How relevant does he remain today to your work?
Williams’s work has been a constant presence for me since the 1970s, and I regularly introduce students working in cultural studies and American studies to his essays. I think of four aspects of his method that stand out and can be seen in my work.
First, the method of Keywords, a book I regularly return to, which demonstrates that the starting place of cultural studies can be one’s own vocabulary, the words one inherits and uses, often without thinking about them. The point is not, as some would have it, to define one’s terms clearly and insist on those definitions; rather, it is to understand any important word as a history of definitions, a struggle over meanings and connotations. The keyword as method has become a core element of the Working Group on Globalization and Culture, which I coordinate, and which was modelled on the Birmingham Centre’s "sub-groups." (For more on the Working Group and its methods see a recent collective interview in Revue française d’études américaines 2017/2).
Second, in a context where cultural revolutions are announced with every new generation of iPhone, where cultural history is told by reviews of "decades" — the noughts, the nineties, the sixites — and where the temporality of the culture industries seems to follow the logic of fashion, I have always been struck by the usefulness of Williams’s generational experiment at the beginning of Culture and Society, where he just lists the dates where his characters turned twenty-five, to get a sense of the possible common experiences of a cohort, a generational "structure of feeling" that is in some tension from the "social character," as he puts it, of social classes. In all of my books I have tried to write about generation as a specific temporality of cultural history, and you will find tables of years when key figures turned twenty (a slight adaptation to Williams’s twenty-five) in Culture in the Age of Three Worlds and in Noise Uprising.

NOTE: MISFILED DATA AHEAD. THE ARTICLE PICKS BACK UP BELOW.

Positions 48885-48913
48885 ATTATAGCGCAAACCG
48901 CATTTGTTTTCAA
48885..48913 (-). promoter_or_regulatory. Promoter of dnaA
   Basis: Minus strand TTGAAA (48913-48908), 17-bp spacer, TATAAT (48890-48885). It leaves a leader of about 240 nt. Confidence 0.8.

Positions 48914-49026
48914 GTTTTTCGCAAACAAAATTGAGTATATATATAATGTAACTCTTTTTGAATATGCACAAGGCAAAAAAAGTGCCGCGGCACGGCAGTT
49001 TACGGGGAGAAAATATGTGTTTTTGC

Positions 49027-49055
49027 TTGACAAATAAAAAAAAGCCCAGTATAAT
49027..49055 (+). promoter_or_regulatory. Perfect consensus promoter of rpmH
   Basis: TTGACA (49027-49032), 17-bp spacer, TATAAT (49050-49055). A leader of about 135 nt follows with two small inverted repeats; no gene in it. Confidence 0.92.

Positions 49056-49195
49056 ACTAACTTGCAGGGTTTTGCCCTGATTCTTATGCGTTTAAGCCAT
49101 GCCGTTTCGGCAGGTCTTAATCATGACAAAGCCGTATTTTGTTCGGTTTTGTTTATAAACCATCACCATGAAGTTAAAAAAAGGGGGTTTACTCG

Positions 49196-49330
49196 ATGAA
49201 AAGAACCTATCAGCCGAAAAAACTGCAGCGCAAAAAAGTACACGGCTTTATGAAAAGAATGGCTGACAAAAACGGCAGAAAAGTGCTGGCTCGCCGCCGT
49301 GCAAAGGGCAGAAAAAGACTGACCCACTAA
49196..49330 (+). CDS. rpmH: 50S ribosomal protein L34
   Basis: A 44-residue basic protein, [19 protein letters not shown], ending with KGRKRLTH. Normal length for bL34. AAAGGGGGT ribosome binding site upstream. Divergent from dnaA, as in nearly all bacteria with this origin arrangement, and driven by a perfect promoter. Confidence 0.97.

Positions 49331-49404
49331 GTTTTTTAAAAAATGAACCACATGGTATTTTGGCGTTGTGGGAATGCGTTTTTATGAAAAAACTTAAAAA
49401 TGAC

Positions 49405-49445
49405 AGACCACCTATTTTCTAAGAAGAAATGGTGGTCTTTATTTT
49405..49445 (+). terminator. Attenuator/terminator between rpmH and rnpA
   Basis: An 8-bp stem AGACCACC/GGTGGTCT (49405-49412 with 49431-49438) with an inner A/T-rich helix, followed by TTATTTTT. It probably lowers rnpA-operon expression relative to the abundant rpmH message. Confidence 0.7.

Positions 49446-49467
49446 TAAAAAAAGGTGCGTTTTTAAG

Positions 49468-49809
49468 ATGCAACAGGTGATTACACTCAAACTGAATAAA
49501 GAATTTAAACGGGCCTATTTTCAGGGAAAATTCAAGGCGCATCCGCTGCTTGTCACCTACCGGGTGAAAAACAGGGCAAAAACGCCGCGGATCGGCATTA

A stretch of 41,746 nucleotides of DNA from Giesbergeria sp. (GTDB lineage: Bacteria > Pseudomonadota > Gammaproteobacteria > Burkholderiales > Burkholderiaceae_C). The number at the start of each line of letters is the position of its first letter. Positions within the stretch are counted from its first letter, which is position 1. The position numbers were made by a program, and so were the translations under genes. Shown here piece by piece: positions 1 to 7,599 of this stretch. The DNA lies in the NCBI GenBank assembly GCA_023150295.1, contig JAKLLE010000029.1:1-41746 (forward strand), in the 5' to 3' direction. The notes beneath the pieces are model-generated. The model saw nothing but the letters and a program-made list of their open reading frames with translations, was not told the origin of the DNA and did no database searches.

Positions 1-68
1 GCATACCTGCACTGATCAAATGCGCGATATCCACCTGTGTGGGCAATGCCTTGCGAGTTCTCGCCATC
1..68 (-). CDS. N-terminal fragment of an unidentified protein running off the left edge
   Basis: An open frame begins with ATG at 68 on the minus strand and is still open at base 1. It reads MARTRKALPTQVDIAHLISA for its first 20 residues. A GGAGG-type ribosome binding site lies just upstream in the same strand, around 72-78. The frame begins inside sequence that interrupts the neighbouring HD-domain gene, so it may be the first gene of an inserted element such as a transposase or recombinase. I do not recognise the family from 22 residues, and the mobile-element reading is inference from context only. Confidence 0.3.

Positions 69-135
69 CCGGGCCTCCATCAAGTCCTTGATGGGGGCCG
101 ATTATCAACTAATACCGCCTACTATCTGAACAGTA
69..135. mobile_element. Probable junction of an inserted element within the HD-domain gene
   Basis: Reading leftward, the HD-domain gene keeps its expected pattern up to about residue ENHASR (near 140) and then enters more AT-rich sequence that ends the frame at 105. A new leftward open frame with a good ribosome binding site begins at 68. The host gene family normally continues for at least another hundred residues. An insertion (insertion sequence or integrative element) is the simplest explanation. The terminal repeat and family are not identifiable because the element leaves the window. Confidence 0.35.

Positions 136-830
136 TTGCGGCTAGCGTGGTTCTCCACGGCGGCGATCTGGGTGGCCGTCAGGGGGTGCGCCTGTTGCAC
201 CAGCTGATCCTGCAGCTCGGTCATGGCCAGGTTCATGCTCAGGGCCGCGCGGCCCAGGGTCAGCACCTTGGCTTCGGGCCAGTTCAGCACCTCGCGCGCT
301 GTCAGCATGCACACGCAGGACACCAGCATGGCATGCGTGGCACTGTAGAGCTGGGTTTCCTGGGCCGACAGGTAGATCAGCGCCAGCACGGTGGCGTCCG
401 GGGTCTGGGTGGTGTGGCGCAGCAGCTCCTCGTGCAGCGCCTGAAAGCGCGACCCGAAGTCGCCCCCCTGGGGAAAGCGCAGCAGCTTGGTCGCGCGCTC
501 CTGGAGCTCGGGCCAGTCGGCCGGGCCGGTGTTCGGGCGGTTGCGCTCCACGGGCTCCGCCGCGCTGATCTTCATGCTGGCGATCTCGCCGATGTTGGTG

Third, and most explicitly, the second half of The Cultural Front is based, methodologically, on Williams’s final, unfinished model of how to do cultural studies: his notion, outlined in the 1986 lectures collected in The Politics of Modernism, that "the most central and practical element in cultural analysis is what also marks the most significant cultural theory: the exploration and specification of distinguishable cultural formations…the steady discovery of genuine formations which are simulataneously artistic forms and social locations." Williams, to my mind, was always thinking to figure out a new form of "practical criticism" — "the practical element in cultural analysis" — that went beyond both the idea of "close reading" (either as an exercise of cultivated taste or a technique of rhetorical dissection) and the standard sociology of cultural institutions. His late reflections on the exploration, indeed discovery, of "formations" as the crossroads of cultural history and theory became a structuring method for The Cultural Front, and remain fundamental to cultural studies.